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agriculture

The legs of the viruses

Aphids may spread the possible causal agent of citrus sudden death

Researchers from Alellyx Genomics have discovered two insects known as aphids that transmit a virus that they believe to be responsible for citrus sudden death, a disease that caused the elimination of some 400,000 diseased orange tress in the state of São Paulo – for the time being, this is the only way of holding back its advance. In experiments carried out in the hothouses of the Fund for Citrus Plant Protection (Fundecitrus) by the team from this company, the aphids Aphis spiraecola and Aphis gossypii infected microcuttings and orange trees with the Citrus Sudden Death Virus (CSDV), which Alellyx presented in October last year as the possible causal agent of the sudden death.

The researchers found that a third species, Toxoptera citricida, like the other two, can also carry the virus identified by the company, but the tests carried out so far have not indicated that this aphid is equally capable of transmitting the microorganism. “We have not ruled out the possibility that Toxoptera also transmits the virus that we believe to be associated with the sudden death”, says Ana Cláudia Rasera da Silva, a researcher with Alellyx.

There is still no evidence to make it possible to claim that it really is the causal agent of the sudden death, but in the last few months the team from the company has shown a direct relationship between the disease and this virus, found only in trees from regions affected by the sudden death, in the north of São Paulo and in the state of Minas Gerais.

For the time being, the possibility is being considered that the CSDV acts in conjunction with the virus responsible for another disease, citrus tristeza, which 60 years ago almost decimated São Paulo’s orange plantations and today, in more attenuated versions, has become practically endemic. One of the transmitters of the tristeza virus is precisely the aphid – a soft-bodied wingless insect, found by the dozen, sucking the sap from cotton plants, wheat, sugarcane, and apples, or from the foliage of greens like cabbage.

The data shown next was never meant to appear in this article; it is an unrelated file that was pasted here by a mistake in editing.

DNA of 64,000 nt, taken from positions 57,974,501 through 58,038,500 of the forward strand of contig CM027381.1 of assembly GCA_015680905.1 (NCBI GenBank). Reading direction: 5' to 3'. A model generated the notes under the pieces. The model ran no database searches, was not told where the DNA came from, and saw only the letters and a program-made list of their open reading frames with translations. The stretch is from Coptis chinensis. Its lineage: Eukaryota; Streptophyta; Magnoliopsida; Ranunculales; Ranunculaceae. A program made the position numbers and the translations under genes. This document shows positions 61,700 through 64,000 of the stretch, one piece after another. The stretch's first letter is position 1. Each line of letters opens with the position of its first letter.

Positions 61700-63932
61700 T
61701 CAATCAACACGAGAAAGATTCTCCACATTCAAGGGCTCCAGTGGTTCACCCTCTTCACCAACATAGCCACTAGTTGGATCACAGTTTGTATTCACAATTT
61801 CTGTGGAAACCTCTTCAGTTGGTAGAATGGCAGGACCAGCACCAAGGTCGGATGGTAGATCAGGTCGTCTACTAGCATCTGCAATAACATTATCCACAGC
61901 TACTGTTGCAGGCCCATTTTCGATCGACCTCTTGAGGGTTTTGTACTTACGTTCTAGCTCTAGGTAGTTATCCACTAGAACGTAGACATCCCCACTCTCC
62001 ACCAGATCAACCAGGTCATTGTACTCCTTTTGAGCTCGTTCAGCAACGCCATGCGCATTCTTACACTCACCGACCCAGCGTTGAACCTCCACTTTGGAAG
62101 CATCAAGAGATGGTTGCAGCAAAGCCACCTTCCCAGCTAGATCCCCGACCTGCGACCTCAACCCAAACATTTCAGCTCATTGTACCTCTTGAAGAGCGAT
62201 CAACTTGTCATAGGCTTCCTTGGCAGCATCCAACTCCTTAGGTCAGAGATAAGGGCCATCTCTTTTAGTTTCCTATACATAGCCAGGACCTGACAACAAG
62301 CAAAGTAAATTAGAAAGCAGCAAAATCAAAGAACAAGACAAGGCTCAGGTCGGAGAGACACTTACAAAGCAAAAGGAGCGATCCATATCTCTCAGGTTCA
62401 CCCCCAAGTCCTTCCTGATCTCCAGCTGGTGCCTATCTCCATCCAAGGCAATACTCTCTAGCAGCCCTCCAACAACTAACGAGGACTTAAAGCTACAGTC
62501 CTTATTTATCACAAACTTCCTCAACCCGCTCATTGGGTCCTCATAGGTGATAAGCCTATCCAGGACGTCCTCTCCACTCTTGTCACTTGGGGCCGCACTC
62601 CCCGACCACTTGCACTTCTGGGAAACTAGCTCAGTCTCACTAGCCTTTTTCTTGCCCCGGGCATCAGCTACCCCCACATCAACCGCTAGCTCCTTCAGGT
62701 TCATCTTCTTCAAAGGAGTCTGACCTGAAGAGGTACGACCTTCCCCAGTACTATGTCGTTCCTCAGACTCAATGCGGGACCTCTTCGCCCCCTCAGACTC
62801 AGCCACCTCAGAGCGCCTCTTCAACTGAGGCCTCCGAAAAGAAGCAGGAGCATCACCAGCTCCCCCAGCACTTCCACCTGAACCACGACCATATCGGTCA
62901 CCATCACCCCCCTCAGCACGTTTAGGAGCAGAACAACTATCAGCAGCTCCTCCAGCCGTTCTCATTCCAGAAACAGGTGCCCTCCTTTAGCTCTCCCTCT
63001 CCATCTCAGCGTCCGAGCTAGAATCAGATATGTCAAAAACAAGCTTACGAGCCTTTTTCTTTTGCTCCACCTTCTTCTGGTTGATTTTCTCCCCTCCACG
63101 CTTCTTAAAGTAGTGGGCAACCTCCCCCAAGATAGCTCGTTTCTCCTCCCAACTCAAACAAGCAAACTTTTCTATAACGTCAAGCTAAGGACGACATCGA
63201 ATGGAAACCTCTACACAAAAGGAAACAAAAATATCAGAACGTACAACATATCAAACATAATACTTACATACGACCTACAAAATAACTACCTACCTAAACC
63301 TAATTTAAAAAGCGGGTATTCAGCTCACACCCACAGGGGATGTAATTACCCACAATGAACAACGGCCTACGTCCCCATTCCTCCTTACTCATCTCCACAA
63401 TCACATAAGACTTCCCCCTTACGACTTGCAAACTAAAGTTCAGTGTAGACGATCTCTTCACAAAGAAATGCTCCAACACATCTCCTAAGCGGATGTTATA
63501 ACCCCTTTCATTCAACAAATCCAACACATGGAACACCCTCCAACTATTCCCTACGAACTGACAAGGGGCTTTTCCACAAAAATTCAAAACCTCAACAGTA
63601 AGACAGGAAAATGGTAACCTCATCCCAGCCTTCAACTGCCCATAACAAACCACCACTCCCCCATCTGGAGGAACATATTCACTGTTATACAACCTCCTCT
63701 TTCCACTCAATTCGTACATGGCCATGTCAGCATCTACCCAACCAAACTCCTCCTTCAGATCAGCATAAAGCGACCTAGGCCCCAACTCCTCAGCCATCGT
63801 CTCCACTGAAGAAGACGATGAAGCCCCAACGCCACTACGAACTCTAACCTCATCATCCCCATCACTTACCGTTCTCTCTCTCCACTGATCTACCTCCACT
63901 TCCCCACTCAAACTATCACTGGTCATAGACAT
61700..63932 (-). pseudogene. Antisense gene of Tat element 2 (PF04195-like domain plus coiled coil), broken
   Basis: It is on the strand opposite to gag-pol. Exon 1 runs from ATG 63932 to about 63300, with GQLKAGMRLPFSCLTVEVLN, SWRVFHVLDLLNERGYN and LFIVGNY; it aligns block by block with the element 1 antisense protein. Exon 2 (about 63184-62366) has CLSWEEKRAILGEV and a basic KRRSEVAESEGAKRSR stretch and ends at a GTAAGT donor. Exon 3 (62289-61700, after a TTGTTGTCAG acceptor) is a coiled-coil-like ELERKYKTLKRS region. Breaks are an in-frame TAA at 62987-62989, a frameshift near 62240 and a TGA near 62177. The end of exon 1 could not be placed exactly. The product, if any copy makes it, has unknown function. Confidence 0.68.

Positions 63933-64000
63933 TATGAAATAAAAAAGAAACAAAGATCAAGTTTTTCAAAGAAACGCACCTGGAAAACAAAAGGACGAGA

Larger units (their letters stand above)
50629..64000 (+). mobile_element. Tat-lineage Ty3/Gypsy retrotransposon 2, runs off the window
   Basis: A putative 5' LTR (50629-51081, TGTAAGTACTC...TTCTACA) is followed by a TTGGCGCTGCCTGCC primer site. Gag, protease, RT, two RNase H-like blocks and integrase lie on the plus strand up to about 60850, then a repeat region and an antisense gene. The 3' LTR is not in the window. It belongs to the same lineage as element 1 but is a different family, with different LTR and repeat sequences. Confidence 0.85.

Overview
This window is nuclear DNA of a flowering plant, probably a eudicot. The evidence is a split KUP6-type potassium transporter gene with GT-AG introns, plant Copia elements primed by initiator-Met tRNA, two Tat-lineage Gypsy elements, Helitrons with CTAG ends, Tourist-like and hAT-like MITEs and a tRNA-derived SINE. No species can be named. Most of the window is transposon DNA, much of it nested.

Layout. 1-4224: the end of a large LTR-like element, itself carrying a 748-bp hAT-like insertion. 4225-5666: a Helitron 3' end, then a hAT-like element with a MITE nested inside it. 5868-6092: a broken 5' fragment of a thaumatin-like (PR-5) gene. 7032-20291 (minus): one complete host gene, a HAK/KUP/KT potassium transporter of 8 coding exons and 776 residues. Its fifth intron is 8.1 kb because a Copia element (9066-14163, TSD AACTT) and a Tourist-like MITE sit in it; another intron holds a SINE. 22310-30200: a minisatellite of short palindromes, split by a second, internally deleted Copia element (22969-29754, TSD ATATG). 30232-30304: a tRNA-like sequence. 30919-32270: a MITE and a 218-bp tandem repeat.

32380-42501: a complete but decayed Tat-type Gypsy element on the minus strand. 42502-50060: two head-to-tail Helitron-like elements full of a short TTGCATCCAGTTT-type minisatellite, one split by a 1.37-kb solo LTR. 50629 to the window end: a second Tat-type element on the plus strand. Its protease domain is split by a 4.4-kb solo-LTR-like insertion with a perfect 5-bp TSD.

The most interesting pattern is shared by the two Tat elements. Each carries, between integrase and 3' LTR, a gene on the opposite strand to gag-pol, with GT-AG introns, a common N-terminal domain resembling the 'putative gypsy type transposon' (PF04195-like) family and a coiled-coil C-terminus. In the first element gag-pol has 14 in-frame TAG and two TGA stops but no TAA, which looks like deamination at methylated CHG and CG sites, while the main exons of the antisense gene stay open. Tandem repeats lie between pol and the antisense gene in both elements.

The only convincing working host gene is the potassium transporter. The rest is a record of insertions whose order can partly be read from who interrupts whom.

Detected for the first time in 1999, in the municipality of Comendador Gomes, in Minas Gerais, the sudden death consists of the gradual clogging up of the phloem, the vessels that carry nutrients and water from the roots to the crown, causing a sort of infarction. It has advanced very rapidly, according to a survey by Fundecitrus. In 2002, there were about 22,000 plants with symptoms of the sudden death in five municipalities of São Paulo. One year later, the area affected had expanded 60 kilometers, and 44,000 orange trees from 18 municipalities in the state were showing signs of this disease. Including Minas Gerais, there are about 2 million trees infected in 30 municipalities, with a loss of productivity close to US$ 40 million. The disease has very probably spread by means of insects like the aphids, the eradication is practically impossible, so abundant they are.

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